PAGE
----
A deep hole in a creek may seem like a contradiction, but deep is a relative term as far as speckled trout are concerned. Finding a deep hole means finding the deepest spots in the relative vicinity. Often, that’s a ledge or drop-off.

“I like fishing docks, or rather, in-between docks,” Yates said. “The backside of a floating dock is usually the mark of the ledge. The front side is where it drops off. That’s where the Coastal Council says you can put your dock. If you’ve got a row of docks down a creek in a curve, it’s giving you the layout where the ledge is. I like to throw in between the docks. Let the bait sink back there and bring it out over that ledge, and let it drop off that ledge. That’s where you get your hit.”

The caveat, in Yates’ opinion, is it’s nearly impossible to find trout feeding in slack water.

“Like most of our inshore fishing, it’s basically a moving-water affair,” he said. “That’s the trick. When the tide goes slack, pretty much all fishing stops for about 30 to 45 minutes.  

Lining up boat docks isn’t the only way to find places that might be holding trout. Guide John Ward of Kiawah Island said that the low end of the tide allows fishermen to scout out areas that might hold fish when the water is higher.

“If you’re not familiar with likely fishing spots, the best thing to do is ride around the area at low tide and make note of structure such as oyster piles, abandoned pilings, and drainage ditches,” said Ward. 

Matching your lures to what trout are eating is also important; specks are known for eating large baits, but early in the year, they’re feeding on much-smaller forage.

“I fish the deeper holes with light line, 6-pound test, and use smaller soft plastics that either emit their own scent or with scent sprayed on,” said Ward. “Then, it’s a matter of casting across the breaks and bringing the bait back slowly across the drop trying to mimic a baitfish that’s been washed into the hole.” 


DESTINATION INFORMATION

HOW TO GET THERE — Charleston is at the southern terminus of I-26, which along with US 17 is the major access from points in all directions. Popular public ramps include Remley’s Point off County Road 56 on the Wando River in Mount Pleasant; Shem creek Landing off SC 703 in Mount Pleasant; Wappoo Cut off SC 171 between West Ashley and James Island in Charleston.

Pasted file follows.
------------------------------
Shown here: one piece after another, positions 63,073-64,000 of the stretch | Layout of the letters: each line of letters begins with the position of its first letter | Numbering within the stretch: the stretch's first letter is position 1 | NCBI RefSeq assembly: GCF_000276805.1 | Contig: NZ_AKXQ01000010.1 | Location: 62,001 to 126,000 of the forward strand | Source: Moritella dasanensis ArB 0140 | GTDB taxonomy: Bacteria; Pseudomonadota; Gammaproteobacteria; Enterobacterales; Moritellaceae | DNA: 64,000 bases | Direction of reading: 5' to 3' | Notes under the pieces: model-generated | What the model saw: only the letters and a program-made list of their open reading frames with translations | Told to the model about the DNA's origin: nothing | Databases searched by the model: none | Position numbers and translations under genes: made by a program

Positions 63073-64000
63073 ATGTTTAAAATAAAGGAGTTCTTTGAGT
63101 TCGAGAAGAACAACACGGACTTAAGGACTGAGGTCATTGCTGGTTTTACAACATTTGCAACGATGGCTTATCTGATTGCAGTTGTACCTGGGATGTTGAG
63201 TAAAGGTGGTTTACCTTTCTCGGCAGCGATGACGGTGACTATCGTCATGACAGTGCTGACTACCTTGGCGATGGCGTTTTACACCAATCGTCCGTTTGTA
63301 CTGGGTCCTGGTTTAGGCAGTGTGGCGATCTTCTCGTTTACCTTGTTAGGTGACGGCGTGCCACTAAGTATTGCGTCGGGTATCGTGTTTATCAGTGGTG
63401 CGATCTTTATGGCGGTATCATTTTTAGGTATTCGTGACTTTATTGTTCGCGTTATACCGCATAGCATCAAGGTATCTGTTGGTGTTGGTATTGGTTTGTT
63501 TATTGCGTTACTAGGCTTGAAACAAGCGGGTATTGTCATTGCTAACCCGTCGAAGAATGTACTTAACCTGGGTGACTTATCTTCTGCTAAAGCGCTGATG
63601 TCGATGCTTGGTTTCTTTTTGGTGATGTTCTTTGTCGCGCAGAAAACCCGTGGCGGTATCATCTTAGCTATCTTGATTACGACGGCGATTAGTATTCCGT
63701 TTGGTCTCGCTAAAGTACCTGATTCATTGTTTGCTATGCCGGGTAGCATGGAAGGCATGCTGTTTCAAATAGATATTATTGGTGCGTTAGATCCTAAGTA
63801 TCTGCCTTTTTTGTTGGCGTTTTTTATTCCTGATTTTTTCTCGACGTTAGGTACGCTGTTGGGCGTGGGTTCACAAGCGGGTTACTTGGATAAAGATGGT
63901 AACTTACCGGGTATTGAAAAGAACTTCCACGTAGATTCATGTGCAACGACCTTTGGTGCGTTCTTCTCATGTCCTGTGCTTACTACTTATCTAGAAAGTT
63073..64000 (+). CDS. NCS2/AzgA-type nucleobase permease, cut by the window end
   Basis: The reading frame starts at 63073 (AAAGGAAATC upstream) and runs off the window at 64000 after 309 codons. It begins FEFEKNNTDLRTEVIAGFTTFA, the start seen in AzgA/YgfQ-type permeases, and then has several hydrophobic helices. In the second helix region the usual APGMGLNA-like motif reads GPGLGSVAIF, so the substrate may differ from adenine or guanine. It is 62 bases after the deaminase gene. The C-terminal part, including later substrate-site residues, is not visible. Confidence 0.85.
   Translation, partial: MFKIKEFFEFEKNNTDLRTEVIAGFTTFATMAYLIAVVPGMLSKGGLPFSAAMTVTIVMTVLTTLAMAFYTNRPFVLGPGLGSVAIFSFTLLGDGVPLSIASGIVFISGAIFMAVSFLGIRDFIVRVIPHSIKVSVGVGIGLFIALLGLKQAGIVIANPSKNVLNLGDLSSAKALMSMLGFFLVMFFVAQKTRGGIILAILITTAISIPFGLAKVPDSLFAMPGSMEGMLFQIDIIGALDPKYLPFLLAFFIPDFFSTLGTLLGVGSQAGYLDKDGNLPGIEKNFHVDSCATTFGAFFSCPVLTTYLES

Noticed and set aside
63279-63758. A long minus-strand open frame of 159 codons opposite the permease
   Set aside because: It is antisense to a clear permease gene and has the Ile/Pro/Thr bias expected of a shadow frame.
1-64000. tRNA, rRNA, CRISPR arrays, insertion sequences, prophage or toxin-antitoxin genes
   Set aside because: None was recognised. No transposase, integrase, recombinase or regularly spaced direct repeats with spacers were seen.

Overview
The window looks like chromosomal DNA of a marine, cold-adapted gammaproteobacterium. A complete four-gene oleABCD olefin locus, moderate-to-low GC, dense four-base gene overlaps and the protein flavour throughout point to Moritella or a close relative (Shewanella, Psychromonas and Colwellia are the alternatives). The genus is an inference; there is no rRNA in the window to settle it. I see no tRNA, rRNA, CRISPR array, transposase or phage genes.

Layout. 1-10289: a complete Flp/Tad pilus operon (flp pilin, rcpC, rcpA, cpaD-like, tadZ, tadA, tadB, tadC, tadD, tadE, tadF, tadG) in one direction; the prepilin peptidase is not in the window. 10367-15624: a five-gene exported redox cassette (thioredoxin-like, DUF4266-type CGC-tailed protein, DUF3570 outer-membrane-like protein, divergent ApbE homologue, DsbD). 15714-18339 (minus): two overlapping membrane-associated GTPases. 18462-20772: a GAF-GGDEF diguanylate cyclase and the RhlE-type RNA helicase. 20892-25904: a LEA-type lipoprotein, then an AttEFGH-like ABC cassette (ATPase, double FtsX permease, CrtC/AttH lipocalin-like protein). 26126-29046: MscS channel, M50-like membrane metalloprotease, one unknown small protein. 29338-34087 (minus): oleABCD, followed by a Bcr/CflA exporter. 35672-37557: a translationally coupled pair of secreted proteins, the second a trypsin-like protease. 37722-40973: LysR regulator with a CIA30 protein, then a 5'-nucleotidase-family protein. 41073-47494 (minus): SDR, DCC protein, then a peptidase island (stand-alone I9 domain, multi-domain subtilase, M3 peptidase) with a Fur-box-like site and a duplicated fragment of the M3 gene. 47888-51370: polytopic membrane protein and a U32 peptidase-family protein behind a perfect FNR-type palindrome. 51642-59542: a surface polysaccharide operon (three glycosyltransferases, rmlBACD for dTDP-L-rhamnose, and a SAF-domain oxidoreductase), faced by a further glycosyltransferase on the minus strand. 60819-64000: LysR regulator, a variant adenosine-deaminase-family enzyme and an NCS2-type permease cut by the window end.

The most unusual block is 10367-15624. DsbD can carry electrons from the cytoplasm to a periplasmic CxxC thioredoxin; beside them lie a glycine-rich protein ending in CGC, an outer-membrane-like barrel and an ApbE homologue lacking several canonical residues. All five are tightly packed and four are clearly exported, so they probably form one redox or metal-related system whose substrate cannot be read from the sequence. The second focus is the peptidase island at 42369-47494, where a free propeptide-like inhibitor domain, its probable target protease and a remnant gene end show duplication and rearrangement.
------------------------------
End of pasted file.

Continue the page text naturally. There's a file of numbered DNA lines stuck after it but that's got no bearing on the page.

BEST TECHNIQUES — Speckled trout will likely be in deeper holes and around channel breaks early in April. Fish will remain in tight schools and less active until water temperatures reach the upper 50s. Look around long points and the deep ends of docks and oyster bars, especially the first few hours of the outgoing tide. A soft-plastic shrimp or minnow-type bait fished under a popping cork works best when trout move into mid-depths around structure. A topwater bait or shallow-diving crankbait fished over oysters can be productive early or late, or all day on overcast days. Also, a weighted plastic bait bounced or drifted along the edges of dropoffs will work as the tide recedes or when colder water conditions persist.

FISHING INFO/GUIDES — Capt. John Koonce, Shoal Bandig Charters, 843-425-2939, www.shoalbandit.com; Capt. Johnny Spitzmiller, Ambush Inshore Charters, 843-971-0537, www.ambushinshorecharters.com; Capt. John Ward, Affinity chaters, 843-693-2460, www.affinitycharters.com; Capt. Jeff Yates, Tylo Knot Charters, 843-270-8956, www.inshorefishingcharleston.com; Cap. Dan Utley, Fishin’ Coach Charters, 843-368-2126, www.fishincoach.com; Capt. Tom Siwarski, Carolina Aero Marine Adventures, 843-327-3434, www.carolinaaeromarine.com. See also Guides and Charters in Classifieds.

ACCOMMODATIONS — Best Western Patriots Point, Mount Pleasant, 843-971-7070; Town and Country Inn & Conference Center, Charleston, 800-334-6660; LaQuinta Inn & Suites, Charleston, 843-556-5200.

MAPS — Maps Unique, 910-458-9923, www.mapsunique.com; Sealake Fishing Guides, 800-411-0185, www.thegoodspots.com.